Adrian Magson is the author of 19 works of fiction and Write On! - The Writer’s Help Book. His series include the Harry Tate spy thrillers and the Lucas Rocco French police novels. His latest thriller is ‘The Watchman’, the first in a new series featuring protection specialist Marc Portman. The sequel – ‘Close Quarters’ – was out in April 2015.
The latest of John Burdett’s Bangok series opens with his central character, Detective Sonchai Jitpleecheep, investigating a triple homicide at an exclusive mansion on Vulture Peak near Phuket. But this is no ordinary killing; the dead bodies have been stripped of a variety of organs, even their faces, making any identification difficult to impossible. This unusual case plunges us into the main theme, which is the growing and very lucrative trade in body parts going on across SE Asia.
Ordered by his boss, Colonel Vikorn to look into this booming business, (odd, because Sonchai knows Vikorn has his fingers in many dirty pies, the trade in spare organs being one of them) he leaves Bangkok for Dubai with instructions to find out all he can about the illegal trade in everything from eyeballs to complete faces. To do so, he must contact the Yip sisters, known not unreasonably, as it turns out, as the Vultures. Beautiful and absolutely identical, they have a very unusual line in self-gratification that would have most men running for the hills. You have been warned.
As usual, Sonchai, the product of an American father and Thai madame mother, sees life from both cultures. And in this case he really finds himself torn between extremes. From the bizarre (to western eyes, anyway) beliefs and events he is forced to confront on a daily basis, including his deeply corrupt and self-serving boss, Vikorn, and his boss, General Zinna; to a trio of American campaign specialists assisting Vikorn to become Governor; assorted policemen, including Lek, Sonchai’s katoey or transexual colleague who dreams of undergoing gender re-assignment; and the deadly Yip sisters and their collection of body parts. Throw in the humble and caring attitude to life and the hereafter demanded by Sonchai’s Buddhist upbringing, and it’s no great surprise that he finds things a little stressful.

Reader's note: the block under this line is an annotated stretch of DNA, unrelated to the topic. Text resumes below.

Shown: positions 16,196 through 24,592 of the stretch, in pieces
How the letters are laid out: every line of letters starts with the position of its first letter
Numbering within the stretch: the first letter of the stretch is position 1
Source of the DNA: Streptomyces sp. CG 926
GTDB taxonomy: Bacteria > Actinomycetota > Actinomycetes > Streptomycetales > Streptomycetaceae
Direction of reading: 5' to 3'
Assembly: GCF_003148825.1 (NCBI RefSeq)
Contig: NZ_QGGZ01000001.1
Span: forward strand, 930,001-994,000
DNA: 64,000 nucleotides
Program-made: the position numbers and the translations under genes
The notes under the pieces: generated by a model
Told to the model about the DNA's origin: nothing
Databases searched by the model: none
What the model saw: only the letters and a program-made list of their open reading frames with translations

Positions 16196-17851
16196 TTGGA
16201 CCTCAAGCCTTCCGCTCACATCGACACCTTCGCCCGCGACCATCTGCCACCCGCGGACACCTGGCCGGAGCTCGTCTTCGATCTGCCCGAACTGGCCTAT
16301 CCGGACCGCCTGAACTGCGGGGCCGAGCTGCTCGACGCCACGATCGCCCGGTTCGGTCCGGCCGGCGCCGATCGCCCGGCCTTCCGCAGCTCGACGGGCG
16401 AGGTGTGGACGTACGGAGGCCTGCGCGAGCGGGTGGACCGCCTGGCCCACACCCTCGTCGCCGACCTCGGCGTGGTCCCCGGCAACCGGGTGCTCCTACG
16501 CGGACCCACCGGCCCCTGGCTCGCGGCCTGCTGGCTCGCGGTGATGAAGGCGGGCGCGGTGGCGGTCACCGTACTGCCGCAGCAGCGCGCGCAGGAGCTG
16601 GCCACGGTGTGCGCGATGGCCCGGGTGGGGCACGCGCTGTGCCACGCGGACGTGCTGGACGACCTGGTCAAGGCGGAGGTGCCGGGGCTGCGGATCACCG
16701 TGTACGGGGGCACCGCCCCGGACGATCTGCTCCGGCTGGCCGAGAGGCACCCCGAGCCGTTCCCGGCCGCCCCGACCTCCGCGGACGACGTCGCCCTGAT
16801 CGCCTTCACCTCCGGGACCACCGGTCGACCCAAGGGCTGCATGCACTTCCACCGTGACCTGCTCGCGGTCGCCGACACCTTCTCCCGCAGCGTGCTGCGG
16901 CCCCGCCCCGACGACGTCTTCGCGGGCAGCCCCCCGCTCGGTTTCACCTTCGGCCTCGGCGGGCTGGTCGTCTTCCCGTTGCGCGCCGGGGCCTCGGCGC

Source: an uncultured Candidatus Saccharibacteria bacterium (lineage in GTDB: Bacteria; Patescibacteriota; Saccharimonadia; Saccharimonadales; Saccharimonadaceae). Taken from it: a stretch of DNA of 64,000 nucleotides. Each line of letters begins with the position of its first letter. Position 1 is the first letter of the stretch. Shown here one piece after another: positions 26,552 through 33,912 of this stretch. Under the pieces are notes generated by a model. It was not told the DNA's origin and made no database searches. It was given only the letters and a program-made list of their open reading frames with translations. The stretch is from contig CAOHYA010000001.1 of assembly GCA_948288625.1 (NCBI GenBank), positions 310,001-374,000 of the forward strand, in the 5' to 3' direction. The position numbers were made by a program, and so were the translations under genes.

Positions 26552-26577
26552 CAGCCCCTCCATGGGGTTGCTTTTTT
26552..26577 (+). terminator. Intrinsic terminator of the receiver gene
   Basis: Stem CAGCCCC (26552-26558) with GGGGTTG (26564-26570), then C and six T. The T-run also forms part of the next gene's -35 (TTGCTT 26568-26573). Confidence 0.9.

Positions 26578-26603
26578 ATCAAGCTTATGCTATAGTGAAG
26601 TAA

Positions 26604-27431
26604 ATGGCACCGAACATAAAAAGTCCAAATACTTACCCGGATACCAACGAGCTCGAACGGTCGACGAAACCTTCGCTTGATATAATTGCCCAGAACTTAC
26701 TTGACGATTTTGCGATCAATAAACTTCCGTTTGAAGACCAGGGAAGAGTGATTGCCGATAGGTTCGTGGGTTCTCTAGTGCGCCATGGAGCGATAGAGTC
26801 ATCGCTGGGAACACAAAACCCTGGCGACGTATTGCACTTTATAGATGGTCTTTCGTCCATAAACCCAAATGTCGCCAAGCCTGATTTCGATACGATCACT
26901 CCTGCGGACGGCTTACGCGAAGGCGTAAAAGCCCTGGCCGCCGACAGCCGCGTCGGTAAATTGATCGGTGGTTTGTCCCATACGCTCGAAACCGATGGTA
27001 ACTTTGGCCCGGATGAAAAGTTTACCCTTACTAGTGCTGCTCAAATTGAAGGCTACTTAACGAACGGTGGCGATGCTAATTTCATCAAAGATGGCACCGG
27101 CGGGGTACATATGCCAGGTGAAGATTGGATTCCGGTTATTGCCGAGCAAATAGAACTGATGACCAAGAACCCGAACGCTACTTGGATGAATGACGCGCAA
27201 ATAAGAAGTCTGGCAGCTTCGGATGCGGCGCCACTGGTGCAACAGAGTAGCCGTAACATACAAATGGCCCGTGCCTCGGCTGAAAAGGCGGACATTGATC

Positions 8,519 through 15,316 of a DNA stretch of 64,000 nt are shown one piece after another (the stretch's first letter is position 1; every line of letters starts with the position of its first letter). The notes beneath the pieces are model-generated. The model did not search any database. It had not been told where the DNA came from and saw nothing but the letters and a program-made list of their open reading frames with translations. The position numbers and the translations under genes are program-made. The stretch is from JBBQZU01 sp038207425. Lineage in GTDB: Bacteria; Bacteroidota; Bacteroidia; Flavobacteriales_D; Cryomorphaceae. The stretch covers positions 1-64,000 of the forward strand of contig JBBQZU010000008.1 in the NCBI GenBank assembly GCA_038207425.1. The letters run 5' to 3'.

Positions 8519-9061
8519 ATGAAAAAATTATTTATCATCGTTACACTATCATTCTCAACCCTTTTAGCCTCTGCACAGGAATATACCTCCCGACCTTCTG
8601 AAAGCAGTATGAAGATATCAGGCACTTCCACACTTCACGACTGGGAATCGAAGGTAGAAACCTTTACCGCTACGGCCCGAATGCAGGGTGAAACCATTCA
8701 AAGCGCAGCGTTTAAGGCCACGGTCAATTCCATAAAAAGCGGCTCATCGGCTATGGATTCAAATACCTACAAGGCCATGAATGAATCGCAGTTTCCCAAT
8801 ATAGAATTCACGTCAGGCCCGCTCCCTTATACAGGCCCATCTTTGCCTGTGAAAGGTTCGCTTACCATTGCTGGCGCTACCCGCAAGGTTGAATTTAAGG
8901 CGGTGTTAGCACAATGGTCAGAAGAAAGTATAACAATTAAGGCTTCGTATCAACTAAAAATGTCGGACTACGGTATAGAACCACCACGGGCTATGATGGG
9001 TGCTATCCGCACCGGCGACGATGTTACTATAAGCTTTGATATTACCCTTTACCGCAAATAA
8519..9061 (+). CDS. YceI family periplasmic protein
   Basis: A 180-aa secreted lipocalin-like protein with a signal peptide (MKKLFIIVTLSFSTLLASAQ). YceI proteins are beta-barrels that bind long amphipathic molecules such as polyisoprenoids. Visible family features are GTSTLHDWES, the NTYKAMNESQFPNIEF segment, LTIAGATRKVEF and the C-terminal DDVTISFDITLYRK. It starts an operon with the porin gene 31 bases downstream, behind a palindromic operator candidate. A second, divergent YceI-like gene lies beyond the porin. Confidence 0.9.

Yet he survives, against the odds and to the great puzzlement of those around him, most of whom are heartily open to bribery and corruption on an epic scale, when he is most definitely not.
Talking to us (we are regularly addressed as Dear Farang Reader – or DFR for short) in a very personal manner, we are allowed into Sonchai’s confidence, although never really certain whether they are his thoughts or beliefs, or whether we’re merely a sounding board.
But that is part of the subtle attraction of this series: on one hand we have the almost mystical approach to life of Sonchai and those around him, and on the other, the daily grind (if you’ll excuse the pun) of the ever-present sex industry and the bizarre and vicious crimes he is forced to confront, involving an endless string of truly strange characters. Overlaying that, however, is the constant presence of (dark) humour permeating even the bleakest of moments.